Ms Matheson added: "It was a thrilling time; it’s sad one of us is now gone."

Mr Vernon, who was from Aberdeenshire, emigrated to Canada in the Sixties, where he pursued an engineering career.

He became famous in his adopted homeland when it was discovered who he was and he once quipped that he "never had to buy a beer again".

Mr Vernon, who leaves a wife and three children, was a VIP guest in 1996, when the Stone of Destiny was ceremonially returned to Scotland at Edinburgh Castle.

The original gang of four

IAN HAMILTON, 79

Mr Hamilton was a law student at Glasgow University, who went on to become one of Scotland’s leading QCs.

He has steadfastly tried to put the escapade behind him, but he described the "recovery" of the stone in his book A Touch of Treason.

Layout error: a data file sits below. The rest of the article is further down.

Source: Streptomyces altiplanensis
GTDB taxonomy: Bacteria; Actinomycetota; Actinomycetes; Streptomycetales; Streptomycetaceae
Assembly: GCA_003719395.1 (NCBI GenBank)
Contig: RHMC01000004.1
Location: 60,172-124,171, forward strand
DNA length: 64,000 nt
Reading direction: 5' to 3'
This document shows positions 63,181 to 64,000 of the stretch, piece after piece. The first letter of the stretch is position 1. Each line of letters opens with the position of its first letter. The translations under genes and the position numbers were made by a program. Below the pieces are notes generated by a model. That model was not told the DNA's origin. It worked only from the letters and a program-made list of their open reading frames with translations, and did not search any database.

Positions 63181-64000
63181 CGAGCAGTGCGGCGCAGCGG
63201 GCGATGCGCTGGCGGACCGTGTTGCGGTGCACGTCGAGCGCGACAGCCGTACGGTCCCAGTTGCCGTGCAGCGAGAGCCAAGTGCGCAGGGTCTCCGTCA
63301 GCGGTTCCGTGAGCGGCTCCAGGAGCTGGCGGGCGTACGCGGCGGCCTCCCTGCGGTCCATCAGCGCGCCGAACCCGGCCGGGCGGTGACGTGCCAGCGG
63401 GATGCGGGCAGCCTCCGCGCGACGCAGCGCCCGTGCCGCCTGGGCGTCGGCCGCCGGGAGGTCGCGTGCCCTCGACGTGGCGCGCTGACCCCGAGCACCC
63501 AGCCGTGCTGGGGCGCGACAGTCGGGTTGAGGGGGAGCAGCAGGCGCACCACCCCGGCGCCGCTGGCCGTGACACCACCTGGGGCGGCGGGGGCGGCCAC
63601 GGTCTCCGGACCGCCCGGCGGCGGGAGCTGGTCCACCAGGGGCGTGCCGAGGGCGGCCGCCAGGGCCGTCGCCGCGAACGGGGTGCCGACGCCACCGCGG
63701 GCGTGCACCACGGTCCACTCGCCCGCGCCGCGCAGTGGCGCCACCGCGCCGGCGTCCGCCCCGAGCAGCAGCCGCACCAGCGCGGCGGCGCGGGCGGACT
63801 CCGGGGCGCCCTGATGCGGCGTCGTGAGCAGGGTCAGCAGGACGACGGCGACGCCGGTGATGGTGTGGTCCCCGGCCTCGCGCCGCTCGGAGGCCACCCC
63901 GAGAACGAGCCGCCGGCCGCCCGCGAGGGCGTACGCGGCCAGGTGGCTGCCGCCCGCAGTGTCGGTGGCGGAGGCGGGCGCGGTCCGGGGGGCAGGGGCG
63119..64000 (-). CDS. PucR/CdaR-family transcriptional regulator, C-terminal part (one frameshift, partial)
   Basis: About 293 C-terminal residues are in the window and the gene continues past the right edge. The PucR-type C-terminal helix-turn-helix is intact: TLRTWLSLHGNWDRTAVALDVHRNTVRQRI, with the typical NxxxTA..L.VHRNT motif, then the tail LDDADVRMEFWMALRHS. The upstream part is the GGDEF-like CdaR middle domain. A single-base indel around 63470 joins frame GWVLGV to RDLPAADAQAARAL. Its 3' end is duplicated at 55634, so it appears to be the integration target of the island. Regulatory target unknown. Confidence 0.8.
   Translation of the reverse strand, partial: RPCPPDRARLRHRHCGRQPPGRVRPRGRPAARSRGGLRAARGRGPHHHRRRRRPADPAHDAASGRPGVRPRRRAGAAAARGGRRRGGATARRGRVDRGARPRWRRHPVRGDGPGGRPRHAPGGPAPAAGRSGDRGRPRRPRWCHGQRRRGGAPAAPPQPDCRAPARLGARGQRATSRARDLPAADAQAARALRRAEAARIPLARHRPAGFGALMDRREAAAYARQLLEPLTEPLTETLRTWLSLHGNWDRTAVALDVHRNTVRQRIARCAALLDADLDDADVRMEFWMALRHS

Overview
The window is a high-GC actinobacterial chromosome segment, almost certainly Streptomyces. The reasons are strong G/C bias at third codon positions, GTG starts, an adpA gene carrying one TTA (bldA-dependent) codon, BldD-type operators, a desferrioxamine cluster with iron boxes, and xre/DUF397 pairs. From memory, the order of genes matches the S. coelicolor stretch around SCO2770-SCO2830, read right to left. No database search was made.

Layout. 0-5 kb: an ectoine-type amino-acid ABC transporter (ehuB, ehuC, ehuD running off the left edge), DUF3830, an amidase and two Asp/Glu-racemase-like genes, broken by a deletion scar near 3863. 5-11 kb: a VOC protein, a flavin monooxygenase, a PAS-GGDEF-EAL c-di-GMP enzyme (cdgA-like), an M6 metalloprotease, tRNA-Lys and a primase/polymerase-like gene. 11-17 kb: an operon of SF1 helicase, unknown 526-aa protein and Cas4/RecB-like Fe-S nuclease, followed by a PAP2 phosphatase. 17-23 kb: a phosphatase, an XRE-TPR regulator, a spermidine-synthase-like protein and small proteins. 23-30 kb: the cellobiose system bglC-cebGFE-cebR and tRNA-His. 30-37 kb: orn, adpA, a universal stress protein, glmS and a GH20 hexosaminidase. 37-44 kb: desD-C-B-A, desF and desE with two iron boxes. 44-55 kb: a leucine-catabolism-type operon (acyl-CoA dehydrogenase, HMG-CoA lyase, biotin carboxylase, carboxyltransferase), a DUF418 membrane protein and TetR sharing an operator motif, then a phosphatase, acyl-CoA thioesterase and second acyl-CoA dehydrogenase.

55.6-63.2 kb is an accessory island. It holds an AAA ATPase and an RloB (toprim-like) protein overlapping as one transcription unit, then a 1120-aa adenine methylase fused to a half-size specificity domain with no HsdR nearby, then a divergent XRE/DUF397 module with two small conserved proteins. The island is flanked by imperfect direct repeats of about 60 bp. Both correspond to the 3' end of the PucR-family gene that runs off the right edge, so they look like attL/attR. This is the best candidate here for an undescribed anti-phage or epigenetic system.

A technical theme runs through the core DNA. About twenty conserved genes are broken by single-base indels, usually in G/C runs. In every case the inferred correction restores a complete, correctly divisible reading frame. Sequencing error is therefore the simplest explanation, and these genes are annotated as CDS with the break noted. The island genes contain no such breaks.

However, in 1996, he refused to accept an invitation to attend the ceremonial return of the Stone of Destiny to Scotland. He now lives in retirement in the Oban area.

KAY MATHESON, 75

Ms Matheson was a young domestic science teacher and committed nationalist when she joined her fellow conspirators to take the Stone.

She later admitted that she was in awe of Mr Hamilton, although they were never romantically involved.

Ms Matheson, a Gaelic scholar, returned to her home in the Highlands, where she dedicated her life to teaching. Today, she lives in a nursing home in Wester Ross.

GAVIN VERNON, 77

The doctor’s son from Kintore, Aberdeenshire, was an engineering wizard.

He completed his national service in the army before attending Glasgow University, where he studied electrical engineering. He emigrated to Canada in the 1960s and joked that he "never had to buy a beer again" when his identity emerged.

ALAN STUART, 78

The least-known member of the group was also a student at Glasgow University when he joined the plot.

Years later, he conceded that he had fallen into the escapade by accident, but he has never spoken of his role in the raid. Along with Gavin Vernon, he was responsible for dropping the 458lb Stone, which broke into two pieces.